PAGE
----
Pension age must be fair for every person
We are all living longer they say. No, all of us are not!
Life expectancy varies quite widely and many people in Blackpool don’t live long lives.
The biggest variations can take place over a few miles. In Manchester’s Deansgate-Castle Field area, it is 85.6 years. Down the tramline at Victoria, it is 70.2 years.
In London in the Embankment and Temple areas it is 92.9 years, while down the District Line at Ravenscourt Park it is 74.7 years.
In parts of Blackpool, the average man will not reach his 72nd birthday.
Yes, being in a different area and social class, with widely varying incomes, housing standards, way of life etc can make a difference to your life expectancy of over 20 years.
If the State Pension Age does move up to 70 years, the chances for those at the wrong end of these statistics ever seeing their state pension will be much slimmer.
Pensions are now generous they say. Therefore we need to keep pension rises down. No they are not!
Actually, a House of Commons 2015 research paper pointed out that amongst 34 OECD countries, the UK’s state pension ranked 32nd.
Even taking into account the higher levels of income from occupational pensions in the UK, we still only move up to 22nd.
There will be too many old people they say. Increasingly we hear that old people will be a burden and that it is not right that they take up an increasing proportion of national spending.
Now ask yourself, if there is a baby boom on the way, will we also hear this is a burden, that the proportion of national spending on children must be kept down, that extra school places will be too expensive?
The way some people talk about older citizens tells us a lot about how those people think.
So, in whose interests are we being fed lies and half-truths? The answer to that question will also tell us what we need to do to get fair and reasonable pensions.
More elderly folk in future
So when we hear that more changes are being planned for our pensions, we should be wary, very wary, even afraid.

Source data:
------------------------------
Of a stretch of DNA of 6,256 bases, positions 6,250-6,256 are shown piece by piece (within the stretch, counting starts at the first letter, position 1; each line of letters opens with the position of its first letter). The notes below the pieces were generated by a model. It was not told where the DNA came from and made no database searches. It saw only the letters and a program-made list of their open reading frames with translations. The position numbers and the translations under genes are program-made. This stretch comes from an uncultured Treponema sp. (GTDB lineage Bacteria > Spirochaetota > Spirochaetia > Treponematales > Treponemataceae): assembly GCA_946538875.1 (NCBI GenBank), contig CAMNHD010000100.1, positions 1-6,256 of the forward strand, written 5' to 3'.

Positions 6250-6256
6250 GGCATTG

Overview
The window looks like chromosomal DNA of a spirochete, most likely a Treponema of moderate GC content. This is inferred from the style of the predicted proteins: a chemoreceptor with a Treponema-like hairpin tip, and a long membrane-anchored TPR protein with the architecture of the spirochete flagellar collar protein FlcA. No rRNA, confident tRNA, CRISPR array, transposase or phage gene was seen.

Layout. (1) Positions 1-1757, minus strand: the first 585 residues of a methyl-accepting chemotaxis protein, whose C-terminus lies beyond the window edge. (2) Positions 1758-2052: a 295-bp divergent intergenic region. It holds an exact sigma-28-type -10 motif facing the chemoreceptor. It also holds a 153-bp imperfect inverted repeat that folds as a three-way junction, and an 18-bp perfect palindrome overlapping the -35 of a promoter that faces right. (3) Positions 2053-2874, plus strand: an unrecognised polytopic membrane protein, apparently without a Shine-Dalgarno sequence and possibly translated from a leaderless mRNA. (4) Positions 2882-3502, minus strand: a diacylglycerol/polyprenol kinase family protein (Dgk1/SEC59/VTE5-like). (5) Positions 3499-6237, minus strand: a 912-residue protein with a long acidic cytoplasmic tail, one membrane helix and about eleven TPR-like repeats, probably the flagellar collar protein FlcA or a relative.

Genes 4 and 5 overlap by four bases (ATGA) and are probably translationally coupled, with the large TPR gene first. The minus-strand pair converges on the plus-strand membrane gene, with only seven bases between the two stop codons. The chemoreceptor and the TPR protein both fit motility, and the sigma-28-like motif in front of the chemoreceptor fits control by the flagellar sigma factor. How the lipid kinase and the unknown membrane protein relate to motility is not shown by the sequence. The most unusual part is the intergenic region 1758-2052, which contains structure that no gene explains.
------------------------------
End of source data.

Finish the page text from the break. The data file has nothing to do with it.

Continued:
An independent reviewer will soon report to Government.
He has consulted widely, including gathering some evidence last October in Blackpool, as reported in the Gazette.
There is already an interim report out. I know all this particularly well, because that independent reviewer, John Cridland, is my brother.
To be fair to John and his team of civil servants from the Department for Work and Pensions, he has spotted most of the issues which are outlined above.
The issues, and the figures quoted are in John’s interim report issued last October. However, he has hit a big buffer.
Workers are taxed over their working life to pay for pensions.
However, the money is not saved, but used immediately to pay for state pensions at the time of collection.
In the future, the population will have a bigger proportion of pensioners, because there are fewer younger people being born, and people are expected to live longer on average.
At the same time, the wages of workers are stagnating or even coming down in real terms, so the Government will not be getting enough taxes from them to pay for state pensions.
There is a very telling graph on page 36 of John’s interim report showing the present poor income of the working age population, now little better than that of the pensioner population.
How can he be fair to all the pensioner generation, especially those who are poor and are not expected to live for so long, while also being fair to the younger working generation?
Time to share the wealth
So, what will the Government decide to do?
We can have a good guess it will include some or all of the following – reduce pension increases, raise the state pension age again, remove automatic pensioner allowances such as bus passes,increase taxes.
However, there is an alternative – because it is not pensioners who are sucking the wealth from us.
In a world of increasing inequality, where 62 rich people have as much wealth as half the world’s population, and where austerity has been a cover for making this situation worse, it is pretty obvious where the money has gone.
There can be decent pensions and workers can be paid decent wages, but for this to happen we have to take on the richest and most powerful one per cent.
At present, it appears governments either consist of that one per cent or are under their control. For the 99 per cent to get justice over pensions, the one per cent have to be confronted.